A Far Horizon

Joseph BATES, a wool finisher and exporter in Yorkshire, sent two of his teenage sons to the East Indies to further his business interests. Both young men married daughters of a career soldier, Cornelius Umfreville SMITH, in the Fort William Old Church, Calcutta. Edward and his bride Charlotte Elizabeth were under age in July 1836. Edward’s brother Benjamin Hopkinson, and Charlotte’s sister Susannah Mary, were witnesses at the ceremony. Their wedding took place in the same church two years later.

The Smith sisters were children of the Raj but they both sailed 15,000 miles to the “home country” with their husbands. There, they experienced the deaths of infants before dying themselves. The brothers married again. Edward prospered as a merchant and ship owner, served in Parliament, and was raised to the peerage. Benjamin died a bankrupt.

Edward married his second wife, Ellen THOMPSON, in Holy Trinity Church, Hull. It appears to have been celebrated by a large number of people.

I am a little puzzled by “overland mail” but you can assess their successful partnership on Wikipedia and the FamilySearch Shared Tree.

Sky 28 · Filey Bay

Morning

Remembering Forgetful Emily

20191022EmilyBPunknownWhen Emily’s husband of 21 years filled out the 1911 census form, he owned up to not knowing where she had been born. John CAPPLEMAN, 50, had been a fish hawker for much of his working life. Emily was running a newsagent business from their home at 55 Queen Street.

Ten years earlier the enumerator had written “don’t know” in the space for Emily’s birthplace, and didn’t give her an occupation.

In 1891 they had been married for about eighteen months and were living in Cambridge Yard, West Street. John was working as both a fisherman and a hawker of the creatures he caught. In the enumerator’s book, “Newcastle on Tyne” is given as Emily’s birthplace.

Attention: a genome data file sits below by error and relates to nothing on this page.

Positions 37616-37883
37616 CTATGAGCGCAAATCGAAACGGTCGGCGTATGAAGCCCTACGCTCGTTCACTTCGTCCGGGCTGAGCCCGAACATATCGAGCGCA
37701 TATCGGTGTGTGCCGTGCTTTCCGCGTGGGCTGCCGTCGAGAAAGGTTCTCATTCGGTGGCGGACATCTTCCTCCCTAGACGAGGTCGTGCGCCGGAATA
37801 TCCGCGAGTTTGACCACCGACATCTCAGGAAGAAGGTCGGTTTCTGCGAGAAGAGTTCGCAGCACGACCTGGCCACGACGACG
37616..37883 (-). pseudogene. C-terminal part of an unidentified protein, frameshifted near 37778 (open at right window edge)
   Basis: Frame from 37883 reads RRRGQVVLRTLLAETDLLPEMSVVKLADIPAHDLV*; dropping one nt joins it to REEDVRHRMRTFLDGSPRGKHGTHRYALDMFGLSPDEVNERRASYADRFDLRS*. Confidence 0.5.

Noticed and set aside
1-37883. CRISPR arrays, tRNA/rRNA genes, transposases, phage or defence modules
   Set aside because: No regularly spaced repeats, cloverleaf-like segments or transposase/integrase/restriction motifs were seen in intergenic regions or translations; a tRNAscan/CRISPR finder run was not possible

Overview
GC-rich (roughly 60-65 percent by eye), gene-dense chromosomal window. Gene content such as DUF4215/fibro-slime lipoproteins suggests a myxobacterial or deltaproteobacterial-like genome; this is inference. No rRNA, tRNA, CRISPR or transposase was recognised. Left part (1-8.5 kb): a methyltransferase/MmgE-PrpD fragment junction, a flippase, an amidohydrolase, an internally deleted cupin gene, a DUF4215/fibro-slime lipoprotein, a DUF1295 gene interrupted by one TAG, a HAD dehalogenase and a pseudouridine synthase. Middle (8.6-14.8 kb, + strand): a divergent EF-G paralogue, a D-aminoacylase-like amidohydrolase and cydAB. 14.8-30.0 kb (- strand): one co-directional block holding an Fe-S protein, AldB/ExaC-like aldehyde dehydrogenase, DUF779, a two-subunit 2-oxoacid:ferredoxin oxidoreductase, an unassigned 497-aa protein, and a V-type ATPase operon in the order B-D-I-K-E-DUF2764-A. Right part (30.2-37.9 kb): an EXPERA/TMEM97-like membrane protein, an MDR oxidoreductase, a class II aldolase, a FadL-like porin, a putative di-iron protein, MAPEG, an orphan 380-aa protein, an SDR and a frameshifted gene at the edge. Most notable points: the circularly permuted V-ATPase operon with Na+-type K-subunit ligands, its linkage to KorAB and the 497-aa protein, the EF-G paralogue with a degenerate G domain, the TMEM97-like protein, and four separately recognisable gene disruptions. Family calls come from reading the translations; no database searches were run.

In 1881, Emily was with her older brother John, visiting a married sister in Kent. Jane Ann’s husband, Alexander FAIRBROTHER, was a farmer with radical inclinations. He gave two of his sons the middle names Cobden and Bright. The birthplace of the three Dawson siblings was given as “Shields, Northumberland”.

In 1871, at home with their parents in Dockwray Square, Tynemouth, all six Dawsons in residence offered North Shields as their birthplace, even though mother Jane (formerly BIRBECK) had been born in York.

In 1861, Errington “DAUSON” and Jane were enumerated at 13, Dockwray Square, with six children born in North Shields (and their mother in her rightful birthplace).

Errington Dawson was a butcher and his son John became a shipowner. The family was clearly settled in North Shields and although several of Emily’s siblings died in infancy there is no obvious reason why she would choose to forget her roots in later years.

Why did she move to Scarborough during the 1880s? In 1888 a list of bankrupts was published in the local paper and there was an Emily Dawson among them. If this was “our Emily” she had failed to make a go of keeping a lodging-house. The following year she married John Cappleman. They were together for thirty years but didn’t have any children.

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I had to create an ID for Emily. Her parents already had representation on the Shared Tree but were waiting for me to play matchmaker. There are other nuptials to be noted and quite a few missing children created. The gathering of these has been made easier by a contributor to the new Find My Past system of sharing trees. For now, though, Emily doesn’t have much of a family on FamilySearch.